"Now out upon thee, Richard, for a mean spirit. Thou wouldst win money only when the game is easy and all thine own. Hast thou not had the pay of the assembly, time upon time, and for little risk? and because the risk is now greater, wilt thou hold back like a man having no heart? I shame to think of that thou hast spoken. But the labour and the risk thou fearest shall be mine. I fear not the savages - I know their arts and can meet them, and so couldst thou, Granger, did thy own shadow not so frequently beset thee to scare. Give me the charge which thou hast, captain - and, Granger, touch not the pounds. Thou wilt keep them, my lord, for other service. I will go without the pay."

        "Thou shalt not, Moll - thou shalt not," cried the trader, interposing.

        "But I will, Richard, and thou knowest I will when my lips have said it. If there be danger, I have no children to feel my want, and it is but my own life, and even its loss may save many."

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        "Moll - Moll!" exclaimed the trader, half entreating, half commanding in his manner, but she heeded him not.

        "And now, my lord, the duty. What is to be done?" Harrison looked on as she spoke, in wonder and admiration, then replied, warmly seizing her hand as he did so.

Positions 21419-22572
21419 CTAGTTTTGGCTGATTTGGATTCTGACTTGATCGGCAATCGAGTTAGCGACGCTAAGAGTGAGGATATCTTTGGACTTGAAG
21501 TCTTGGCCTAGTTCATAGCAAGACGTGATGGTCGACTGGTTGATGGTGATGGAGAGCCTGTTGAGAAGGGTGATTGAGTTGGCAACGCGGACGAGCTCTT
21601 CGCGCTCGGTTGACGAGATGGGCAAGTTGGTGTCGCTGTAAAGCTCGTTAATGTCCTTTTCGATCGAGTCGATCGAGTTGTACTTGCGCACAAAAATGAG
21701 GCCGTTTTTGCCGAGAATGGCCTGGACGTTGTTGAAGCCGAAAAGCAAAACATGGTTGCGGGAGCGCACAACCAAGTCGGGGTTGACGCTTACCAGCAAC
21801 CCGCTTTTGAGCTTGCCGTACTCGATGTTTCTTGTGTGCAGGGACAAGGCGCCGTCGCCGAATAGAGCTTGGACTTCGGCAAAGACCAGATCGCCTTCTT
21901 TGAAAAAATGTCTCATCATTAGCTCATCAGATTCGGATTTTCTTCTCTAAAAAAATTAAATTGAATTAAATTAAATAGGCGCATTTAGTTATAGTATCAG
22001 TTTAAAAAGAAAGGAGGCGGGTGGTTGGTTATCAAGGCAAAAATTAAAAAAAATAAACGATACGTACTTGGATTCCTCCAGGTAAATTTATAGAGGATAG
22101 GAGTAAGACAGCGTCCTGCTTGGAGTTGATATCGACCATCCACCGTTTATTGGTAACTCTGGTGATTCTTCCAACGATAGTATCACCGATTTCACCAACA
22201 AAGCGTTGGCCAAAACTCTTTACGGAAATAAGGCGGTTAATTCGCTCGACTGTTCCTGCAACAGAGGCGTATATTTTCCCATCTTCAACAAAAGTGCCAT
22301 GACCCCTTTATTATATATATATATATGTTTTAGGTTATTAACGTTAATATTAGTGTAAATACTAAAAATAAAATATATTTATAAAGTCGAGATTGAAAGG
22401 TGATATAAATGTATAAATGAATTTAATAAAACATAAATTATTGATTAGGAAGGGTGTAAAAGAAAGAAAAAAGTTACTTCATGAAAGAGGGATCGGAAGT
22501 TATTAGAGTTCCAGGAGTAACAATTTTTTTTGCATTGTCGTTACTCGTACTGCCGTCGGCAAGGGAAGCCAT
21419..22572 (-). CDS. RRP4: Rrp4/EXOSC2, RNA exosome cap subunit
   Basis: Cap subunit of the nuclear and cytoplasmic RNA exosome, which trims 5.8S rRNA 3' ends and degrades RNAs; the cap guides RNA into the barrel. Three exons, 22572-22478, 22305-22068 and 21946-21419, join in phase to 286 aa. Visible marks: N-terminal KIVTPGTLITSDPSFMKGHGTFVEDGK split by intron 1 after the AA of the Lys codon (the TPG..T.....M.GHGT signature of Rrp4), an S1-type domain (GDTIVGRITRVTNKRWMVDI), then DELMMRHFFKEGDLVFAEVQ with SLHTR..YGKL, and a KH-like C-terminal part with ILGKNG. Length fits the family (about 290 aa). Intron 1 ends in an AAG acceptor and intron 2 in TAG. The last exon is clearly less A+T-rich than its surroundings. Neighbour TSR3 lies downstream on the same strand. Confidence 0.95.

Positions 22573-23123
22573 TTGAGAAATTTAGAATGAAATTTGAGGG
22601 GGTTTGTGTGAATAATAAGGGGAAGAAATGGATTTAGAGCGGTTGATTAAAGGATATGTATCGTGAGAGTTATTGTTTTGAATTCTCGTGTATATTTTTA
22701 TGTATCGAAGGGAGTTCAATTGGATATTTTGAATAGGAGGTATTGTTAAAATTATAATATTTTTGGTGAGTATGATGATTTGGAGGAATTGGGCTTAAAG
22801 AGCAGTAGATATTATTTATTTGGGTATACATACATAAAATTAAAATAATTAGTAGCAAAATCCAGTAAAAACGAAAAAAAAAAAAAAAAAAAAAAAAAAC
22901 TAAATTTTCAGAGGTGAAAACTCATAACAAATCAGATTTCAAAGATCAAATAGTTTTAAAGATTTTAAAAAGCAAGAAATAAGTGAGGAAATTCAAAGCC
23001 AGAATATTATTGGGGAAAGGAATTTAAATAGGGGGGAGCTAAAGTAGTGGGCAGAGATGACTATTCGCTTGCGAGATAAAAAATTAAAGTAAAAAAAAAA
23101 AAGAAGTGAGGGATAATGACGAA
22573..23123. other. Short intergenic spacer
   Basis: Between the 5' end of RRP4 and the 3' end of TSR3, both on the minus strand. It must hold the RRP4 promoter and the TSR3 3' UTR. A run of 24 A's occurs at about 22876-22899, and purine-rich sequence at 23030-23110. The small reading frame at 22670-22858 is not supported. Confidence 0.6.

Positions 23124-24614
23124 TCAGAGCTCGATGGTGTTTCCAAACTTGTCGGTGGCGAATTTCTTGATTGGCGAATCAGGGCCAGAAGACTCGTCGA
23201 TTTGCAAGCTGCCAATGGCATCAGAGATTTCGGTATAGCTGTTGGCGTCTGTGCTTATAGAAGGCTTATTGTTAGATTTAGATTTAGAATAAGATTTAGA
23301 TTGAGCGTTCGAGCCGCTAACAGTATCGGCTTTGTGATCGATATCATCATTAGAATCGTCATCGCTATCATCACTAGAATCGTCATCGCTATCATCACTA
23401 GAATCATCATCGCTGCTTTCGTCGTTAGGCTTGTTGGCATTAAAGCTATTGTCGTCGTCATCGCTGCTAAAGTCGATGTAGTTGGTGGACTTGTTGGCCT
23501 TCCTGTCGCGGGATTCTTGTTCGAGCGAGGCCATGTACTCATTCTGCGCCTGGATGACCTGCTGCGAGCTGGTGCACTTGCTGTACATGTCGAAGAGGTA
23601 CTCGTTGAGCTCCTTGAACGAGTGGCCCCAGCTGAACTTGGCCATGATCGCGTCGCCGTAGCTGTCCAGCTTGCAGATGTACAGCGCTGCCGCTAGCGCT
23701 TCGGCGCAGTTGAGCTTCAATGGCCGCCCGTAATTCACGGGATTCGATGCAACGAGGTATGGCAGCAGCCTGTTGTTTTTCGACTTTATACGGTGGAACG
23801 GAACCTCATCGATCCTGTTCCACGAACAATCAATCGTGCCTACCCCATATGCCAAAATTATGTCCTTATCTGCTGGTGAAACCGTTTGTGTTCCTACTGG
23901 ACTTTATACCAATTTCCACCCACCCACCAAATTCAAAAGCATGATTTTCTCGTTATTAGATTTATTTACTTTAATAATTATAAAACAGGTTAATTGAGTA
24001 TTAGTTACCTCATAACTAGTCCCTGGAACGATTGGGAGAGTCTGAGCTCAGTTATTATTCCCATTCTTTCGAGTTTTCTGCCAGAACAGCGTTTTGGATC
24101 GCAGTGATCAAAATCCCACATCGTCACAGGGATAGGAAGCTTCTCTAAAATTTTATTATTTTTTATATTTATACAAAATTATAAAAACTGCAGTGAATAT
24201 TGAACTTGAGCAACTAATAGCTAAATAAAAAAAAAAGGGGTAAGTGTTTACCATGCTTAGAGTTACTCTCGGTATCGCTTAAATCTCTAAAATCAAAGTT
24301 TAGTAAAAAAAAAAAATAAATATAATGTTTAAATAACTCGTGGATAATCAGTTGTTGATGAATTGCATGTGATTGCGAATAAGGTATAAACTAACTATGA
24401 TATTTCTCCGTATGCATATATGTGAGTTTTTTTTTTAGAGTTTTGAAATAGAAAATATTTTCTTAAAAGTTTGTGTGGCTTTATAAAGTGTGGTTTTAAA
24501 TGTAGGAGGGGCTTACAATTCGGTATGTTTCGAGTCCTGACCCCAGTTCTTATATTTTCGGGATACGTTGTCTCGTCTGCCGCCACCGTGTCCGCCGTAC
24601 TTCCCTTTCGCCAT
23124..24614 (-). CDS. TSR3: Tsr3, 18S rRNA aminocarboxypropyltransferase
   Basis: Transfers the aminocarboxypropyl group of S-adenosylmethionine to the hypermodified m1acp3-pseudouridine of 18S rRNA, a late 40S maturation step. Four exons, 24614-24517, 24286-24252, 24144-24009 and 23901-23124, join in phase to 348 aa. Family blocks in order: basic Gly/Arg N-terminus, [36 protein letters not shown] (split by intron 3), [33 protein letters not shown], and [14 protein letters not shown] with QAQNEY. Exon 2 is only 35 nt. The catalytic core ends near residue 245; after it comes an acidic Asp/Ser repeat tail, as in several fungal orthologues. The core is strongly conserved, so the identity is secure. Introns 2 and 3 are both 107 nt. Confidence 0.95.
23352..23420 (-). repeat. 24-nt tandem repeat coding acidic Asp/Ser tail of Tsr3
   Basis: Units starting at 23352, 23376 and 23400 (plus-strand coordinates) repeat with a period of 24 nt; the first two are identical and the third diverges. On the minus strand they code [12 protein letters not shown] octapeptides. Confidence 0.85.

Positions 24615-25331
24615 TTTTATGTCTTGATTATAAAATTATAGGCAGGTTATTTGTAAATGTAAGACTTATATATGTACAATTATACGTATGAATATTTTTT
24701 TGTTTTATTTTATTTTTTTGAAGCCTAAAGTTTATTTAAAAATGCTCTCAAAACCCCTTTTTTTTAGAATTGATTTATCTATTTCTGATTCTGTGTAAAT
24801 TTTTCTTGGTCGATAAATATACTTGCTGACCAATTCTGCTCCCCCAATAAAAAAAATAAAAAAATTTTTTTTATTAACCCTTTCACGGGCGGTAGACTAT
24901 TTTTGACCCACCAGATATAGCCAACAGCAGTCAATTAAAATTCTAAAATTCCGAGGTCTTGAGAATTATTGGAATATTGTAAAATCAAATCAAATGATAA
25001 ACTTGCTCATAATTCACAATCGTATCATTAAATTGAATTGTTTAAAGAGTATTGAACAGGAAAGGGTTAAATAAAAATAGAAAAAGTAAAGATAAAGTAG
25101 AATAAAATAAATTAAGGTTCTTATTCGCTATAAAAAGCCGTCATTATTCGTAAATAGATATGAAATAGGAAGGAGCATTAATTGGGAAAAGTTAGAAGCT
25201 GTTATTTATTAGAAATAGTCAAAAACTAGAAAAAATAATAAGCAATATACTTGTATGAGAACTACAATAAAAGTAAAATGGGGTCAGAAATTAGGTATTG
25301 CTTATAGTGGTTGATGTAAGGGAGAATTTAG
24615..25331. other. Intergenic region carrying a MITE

"Now, by heaven, woman, but thou hast a soul - a noble, strong, manly soul, such as would shame thousands of the more presumptuous sex. But thy husband has said right in this. Thou shalt not go, and thy words have well taught me that the task should be mine own."

        "What! my lord!" exclaimed both the trader and his wife - "you wilt not trust your person in their hands?"

        "No - certainly not. Not if I can help it - but whatever be the risk that seems so great to all, I should not seek to hazard the lives of others, where my own is as easily come at, and where my own is the greater stake. So, Granger, be at rest for thyself and wife. I put thyself first in safety, where I know thou wishest it. For thee - thou art a noble woman, and that free proffer of service is indeed good service this hour to me, since it brings me to recollect my own duty. The hundred pounds are thine, Granger!"